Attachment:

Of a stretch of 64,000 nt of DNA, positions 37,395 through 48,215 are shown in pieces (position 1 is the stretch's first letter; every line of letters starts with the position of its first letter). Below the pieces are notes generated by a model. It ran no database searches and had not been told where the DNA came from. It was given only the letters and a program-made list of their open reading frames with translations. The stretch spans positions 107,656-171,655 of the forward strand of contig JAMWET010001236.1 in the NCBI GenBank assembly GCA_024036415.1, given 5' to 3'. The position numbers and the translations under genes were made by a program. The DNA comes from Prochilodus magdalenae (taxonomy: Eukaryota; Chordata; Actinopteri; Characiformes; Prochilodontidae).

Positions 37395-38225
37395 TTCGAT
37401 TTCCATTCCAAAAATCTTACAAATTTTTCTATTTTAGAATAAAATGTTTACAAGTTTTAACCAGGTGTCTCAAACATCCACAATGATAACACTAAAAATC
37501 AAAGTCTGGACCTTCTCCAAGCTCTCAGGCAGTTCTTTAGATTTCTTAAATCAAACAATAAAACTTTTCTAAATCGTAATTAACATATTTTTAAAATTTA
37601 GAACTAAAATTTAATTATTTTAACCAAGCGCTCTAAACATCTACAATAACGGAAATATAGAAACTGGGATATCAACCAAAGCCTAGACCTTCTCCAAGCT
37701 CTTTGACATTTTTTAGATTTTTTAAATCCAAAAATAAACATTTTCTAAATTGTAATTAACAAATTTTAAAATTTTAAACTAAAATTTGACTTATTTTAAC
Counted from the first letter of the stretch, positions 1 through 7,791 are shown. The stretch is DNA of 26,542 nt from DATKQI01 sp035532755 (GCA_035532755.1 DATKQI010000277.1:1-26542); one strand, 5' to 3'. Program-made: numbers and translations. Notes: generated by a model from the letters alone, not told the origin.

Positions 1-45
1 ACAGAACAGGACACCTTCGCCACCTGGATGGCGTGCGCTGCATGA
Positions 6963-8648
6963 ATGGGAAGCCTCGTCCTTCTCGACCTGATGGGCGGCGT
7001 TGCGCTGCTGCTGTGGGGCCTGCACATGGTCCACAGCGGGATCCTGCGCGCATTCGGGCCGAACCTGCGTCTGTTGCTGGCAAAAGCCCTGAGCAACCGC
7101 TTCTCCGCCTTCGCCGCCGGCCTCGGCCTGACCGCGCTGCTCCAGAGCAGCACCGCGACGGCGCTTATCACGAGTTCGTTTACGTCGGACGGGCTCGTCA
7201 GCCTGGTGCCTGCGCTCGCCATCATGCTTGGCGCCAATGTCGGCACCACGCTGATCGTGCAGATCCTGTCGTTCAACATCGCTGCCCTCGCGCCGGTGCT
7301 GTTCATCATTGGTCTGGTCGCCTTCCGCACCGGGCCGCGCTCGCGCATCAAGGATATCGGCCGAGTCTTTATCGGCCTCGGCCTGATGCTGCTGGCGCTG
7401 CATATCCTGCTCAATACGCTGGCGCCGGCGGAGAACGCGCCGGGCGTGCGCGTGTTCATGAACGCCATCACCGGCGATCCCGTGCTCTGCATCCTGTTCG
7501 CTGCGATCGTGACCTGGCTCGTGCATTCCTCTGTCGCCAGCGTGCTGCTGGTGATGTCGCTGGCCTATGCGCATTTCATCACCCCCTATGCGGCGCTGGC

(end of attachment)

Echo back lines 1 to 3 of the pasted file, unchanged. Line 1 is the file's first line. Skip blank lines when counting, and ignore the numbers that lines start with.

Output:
Of a stretch of 64,000 nt of DNA, positions 37,395 through 48,215 are shown in pieces (position 1 is the stretch's first letter; every line of letters starts with the position of its first letter). Below the pieces are notes generated by a model. It ran no database searches and had not been told where the DNA came from. It was given only the letters and a program-made list of their open reading frames with translations. The stretch spans positions 107,656-171,655 of the forward strand of contig JAMWET010001236.1 in the NCBI GenBank assembly GCA_024036415.1, given 5' to 3'. The position numbers and the translations under genes were made by a program. The DNA comes from Prochilodus magdalenae (taxonomy: Eukaryota; Chordata; Actinopteri; Characiformes; Prochilodontidae).

Positions 37395-38225
37395 TTCGAT